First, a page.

• Unravelling the linkages between water, sanitation, hygiene and rural poverty: The WASH poverty index

     Giné Garriga, Ricard; Perez Foguet, Agusti
    Water resources management
    Date of publication: 2013
    Journal article

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    Many studies have reported the effect of water supply, sanitation and hygiene (WASH) in improving health and ultimately alleviating poverty. Current coverage estimates show however that a large proportion of people in the world still do not have access to a simple pit latrine or a source of safe drinking water, and this situation worsens in rural areas. To help end these appalling figures, much effort has gone into the development of policy instruments which support decision-making, i.e. planning, targeting and prioritization. Indices and indicators are increasingly recognised as powerful tools for such purposes. This paper details the theoretical framework and development of a multidimensional, WASH-focused, thematic indicator: the WASH Poverty Index (WASH PI). It describes the methodology in index construction and disseminates achieved results in a variety of forms to promote the utility of the tool for the integrated analysis of WASH and poverty linkages. The article uses Kenya as initial case study to illustrate the application of the index. Overall, WASH PI helps identify priority areas and guide appropriate action and policy-making towards improved service delivery.

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    Water, sanitation, hygiene and rural poverty: Issues of sector monitoring and the role of aggregated indicators  Open access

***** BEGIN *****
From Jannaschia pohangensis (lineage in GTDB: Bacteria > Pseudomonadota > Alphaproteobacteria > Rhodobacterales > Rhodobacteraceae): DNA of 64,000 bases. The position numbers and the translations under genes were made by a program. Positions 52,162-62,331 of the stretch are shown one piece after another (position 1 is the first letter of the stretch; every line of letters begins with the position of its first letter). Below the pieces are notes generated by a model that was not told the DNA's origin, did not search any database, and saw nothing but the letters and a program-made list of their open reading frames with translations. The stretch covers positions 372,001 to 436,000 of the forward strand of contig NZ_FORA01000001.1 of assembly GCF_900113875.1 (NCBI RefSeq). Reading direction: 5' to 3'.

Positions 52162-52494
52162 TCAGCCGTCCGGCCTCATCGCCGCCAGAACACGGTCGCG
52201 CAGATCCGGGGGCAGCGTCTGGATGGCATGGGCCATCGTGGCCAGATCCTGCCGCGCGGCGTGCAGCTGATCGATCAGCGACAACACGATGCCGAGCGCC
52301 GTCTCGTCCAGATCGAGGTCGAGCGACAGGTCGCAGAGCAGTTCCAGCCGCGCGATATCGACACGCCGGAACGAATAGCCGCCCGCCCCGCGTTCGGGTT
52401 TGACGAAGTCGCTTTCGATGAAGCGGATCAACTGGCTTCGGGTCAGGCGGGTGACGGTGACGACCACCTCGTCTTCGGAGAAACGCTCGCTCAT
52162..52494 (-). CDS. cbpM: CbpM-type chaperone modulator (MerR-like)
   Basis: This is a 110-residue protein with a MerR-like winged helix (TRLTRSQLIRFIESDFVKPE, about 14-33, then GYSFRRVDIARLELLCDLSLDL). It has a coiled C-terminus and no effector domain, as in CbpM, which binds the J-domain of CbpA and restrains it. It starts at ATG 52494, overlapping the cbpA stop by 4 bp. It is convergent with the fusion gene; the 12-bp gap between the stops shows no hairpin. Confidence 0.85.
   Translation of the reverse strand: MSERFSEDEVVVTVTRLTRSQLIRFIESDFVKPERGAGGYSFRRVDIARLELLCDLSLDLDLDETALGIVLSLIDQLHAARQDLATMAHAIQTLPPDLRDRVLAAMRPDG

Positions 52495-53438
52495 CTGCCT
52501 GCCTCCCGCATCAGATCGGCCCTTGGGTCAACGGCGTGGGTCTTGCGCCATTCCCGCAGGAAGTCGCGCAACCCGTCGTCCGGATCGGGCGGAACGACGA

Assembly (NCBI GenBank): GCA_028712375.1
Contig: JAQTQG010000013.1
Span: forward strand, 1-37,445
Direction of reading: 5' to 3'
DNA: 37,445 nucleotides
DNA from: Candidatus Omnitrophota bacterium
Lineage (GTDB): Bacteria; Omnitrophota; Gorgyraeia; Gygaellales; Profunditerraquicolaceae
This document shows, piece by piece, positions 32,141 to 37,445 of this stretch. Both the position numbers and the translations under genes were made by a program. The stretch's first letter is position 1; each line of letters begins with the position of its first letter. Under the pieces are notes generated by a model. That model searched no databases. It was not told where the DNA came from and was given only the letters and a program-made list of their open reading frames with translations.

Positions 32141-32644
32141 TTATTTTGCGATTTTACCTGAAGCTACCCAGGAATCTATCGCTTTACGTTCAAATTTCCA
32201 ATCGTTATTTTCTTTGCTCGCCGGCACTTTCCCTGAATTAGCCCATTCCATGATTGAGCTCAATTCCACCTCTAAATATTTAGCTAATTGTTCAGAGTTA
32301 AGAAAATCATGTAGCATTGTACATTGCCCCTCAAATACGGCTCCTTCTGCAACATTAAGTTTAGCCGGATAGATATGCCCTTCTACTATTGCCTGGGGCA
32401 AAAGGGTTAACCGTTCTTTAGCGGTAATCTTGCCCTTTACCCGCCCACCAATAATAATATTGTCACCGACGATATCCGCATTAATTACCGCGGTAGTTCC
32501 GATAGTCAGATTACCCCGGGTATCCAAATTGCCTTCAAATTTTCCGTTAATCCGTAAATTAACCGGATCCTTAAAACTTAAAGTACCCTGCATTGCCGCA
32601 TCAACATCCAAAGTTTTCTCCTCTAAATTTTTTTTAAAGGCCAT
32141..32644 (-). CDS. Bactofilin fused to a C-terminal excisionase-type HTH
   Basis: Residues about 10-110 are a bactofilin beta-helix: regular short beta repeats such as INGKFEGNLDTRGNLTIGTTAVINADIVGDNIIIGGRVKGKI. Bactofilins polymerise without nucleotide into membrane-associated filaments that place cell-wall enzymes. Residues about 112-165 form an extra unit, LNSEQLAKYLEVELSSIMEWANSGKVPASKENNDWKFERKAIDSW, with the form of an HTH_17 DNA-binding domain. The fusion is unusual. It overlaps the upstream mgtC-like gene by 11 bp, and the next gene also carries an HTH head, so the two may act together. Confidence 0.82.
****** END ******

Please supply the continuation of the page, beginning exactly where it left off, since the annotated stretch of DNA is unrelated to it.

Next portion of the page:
Giné Garriga, Ricard; Perez Foguet, Agusti
    Water policy
    Date of publication: 2013
    Journal article

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    Water and sanitation improvements together with hygiene (WASH) are central to health. However, progress in ensuring access to these basic services remains inadequate, particularly in the rural developingworld. To remedy this appalling situation, decision-makers need reliable data on which to base planning, targeting and prioritization. However, the challenges of collecting such data and producing consistent evidence are diverse. To influence policy, data have to be easily and meaningfully interpreted. In addition, the evaluation framework needs to capture the complexity inherent in the delivery of rural services. And with limited resources, the neediest must be prioritized. In this paper we compare three different monitoring and evaluation approaches: health impact indicators, standard indicators of the World Health Organization (WHO)/United Nations Children's Fund (UNICEF) Joint Monitoring Programme (JMP), and one multidimensional, WASH-focused indicator. From a policy-making perspective, the likely utility of the outcomes produced by each approach is discussed. The epidemiological study producesmisleading results,which do not help draw relevant conclusions. JMPindicators provide reasonable quality basic estimates of coverage across different contexts, but are inappropriate to build up a complete picture of such context. The index approach takes into account a broader view of service level, and proves useful as a policy tool to guide action towards improved service delivery